What are Life Saving Measures?

To say there is some confusion among authors as to what constitutes lifesaving measures really should not be a surprise. After all, most people not involved in medicine can have a difficult time with the concept.

Lifesaving measures is a broad term. It can be used to describe any futile care to a patient that is likely not to live. However, often times these same lifesaving measures are really a bridge to get a patient through a critical illness that they can fully recover from and still lead a long life but will certainly die if they are withheld.

What you should do is examine each of these areas and think through the possibilities of what situations you would be okay receiving these and which you wouldn’t and make that decision clear to your family.

So– what are some of these lifesaving measures.

1. CPR: This is chest compressions. Generally, when people are a DNR (Do Not Resusitate), this is its basic definition. If your heart stops and you’re a DNR– we won’t do compressions. You can delineate this further by also saying I don’t want drugs or electricity. Some patients are fine getting the medications but they don’t want their chest to be pounded on. However, CPR is the one mechanism that will MOST LIKELY bring you back in conjunction with these other therapies.


2. A ventilator: This is a breathing machine where a tube is inserted into your mouth, through your vocal cords, and into your trachea to assist with breathing. Being on a ventilator is hard. It is not anything like the natural way we breathe. A patient can say– I don’t want to be intubated. However, this can also be short term. Say a healthy, young male has a severe pneumonia. He’s just not able to maintain his oxygen levels and his breathing worsens. In most circumstances– as a nurse– I would not expect the patient to die but he NEEDS that breathing machine to buy him some time for the antibiotics to kick in…etc.

3. Vasopressors: These are drugs that help support blood pressure. Many shock states will cause lower blood pressure which is bad. You need normal blood pressure to heal. This is another area that might be short-term to buy the patient the time they need to get better.

4. Nutrition: I’m going to lump this all into one category. It can include everything from IV fluids, to TPN (which is IV nutrition) to a feeding tube. If this is withheld, what you die from is dehydration and starvation. This is what the Terry Schiavo case centered on. Some people believe withholding food and fluid is unethical as it is a basic requirement to live. How about you?

5. Oxygen: You can get oxygen many ways without being on a ventilator. Through nasal prongs, through a mask, and sometimes via a machine called CPAP or BiPAP. Again, this may be a short term measure to help a patient through an illness and most often is used for that very reason. But, if you take them of their oxygen– they will die.

Patients and families need to be well-educated in what these terms actually mean well before they are sick enough to be forced to make a decision during a crisis.

Lifesaving measures and End-of-Life Care are not really interchangeable. Have these conversations with your family now.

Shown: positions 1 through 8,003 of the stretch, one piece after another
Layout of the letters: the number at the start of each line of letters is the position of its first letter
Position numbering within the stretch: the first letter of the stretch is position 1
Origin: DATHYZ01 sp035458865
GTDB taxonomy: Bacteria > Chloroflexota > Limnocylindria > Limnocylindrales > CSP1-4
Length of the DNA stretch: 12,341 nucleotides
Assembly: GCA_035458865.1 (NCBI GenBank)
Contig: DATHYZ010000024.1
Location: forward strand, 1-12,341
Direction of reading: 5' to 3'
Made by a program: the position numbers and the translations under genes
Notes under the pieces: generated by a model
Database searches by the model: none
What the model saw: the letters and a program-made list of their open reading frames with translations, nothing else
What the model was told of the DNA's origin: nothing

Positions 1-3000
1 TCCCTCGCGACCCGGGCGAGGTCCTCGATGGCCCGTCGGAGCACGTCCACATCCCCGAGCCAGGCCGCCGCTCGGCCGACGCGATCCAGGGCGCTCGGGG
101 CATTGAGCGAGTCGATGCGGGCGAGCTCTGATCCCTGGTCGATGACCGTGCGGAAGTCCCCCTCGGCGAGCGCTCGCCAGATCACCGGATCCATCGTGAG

What about you? What would you want and not want? Under what kind of circumstance?

C-A-B: The new CPR guidelines.

At some point in your novel, perhaps you’ll have a character that has a life-threatning event and will require CPR. If so, it’s important to know that there has been a big change in how CPR is delivered to victims from lay people all the way to the healthcare professional.

Why change? Every five years, the American Heart Association (AHA) examines available scientific study to determine if the current guidelines are the best way to resuscitate a patient who is not breathing and does not have a pulse. Over the last ten years, what’s been found, is that compressions are paramount to delivering residual oxygen loaded up on hemoglobin to the cells. The only way to do that is to keep the blood moving.

Another couple of components was the general discomfort among the lay public to initiate CPR, particularly mouth-to-mouth resuscitation. Also, several studies showed that people (including healthcare professionals) were not that great at determining whether or not the patient was breathing and/or had a pulse. Some people mistook agonal respirations (which are gasps of air when a patient is near-death) as breathing and thus would delay support of the patient.

In the new guidelines, there is a quick check for responsiveness. If not responsive and you’re alone, you should get an AED if one is available and call 911. Then return to the patient and attempt resuscitation by starting chest compressions. If you’re with someone then one stays with the patient to perform CPR and the other will get the AED if available and call 911.

The sequence goes as follow:
1. Check the patient for responsiveness and no breathing.
2. Call for help.
3. Check the pulse for no more than 10 seconds.
4. If no pulse, give 30 compressions.
5. Open the airway and give 2 breaths.
5. Resume compressions.

Consider these new AHA guidelines when writing scenes that involve resuscitating a patient. Another thing to keep in mind is that some fire departments are instituting protocols whereby the arriving EMT and/or paramedic will provide 200 compressions before delivering a shock as a way to “prime the pump”. This has been shown to increase the effectiveness of electrical defribillation. If you’re writing a location specific novel, check the local fire department to see what their protocol dictates.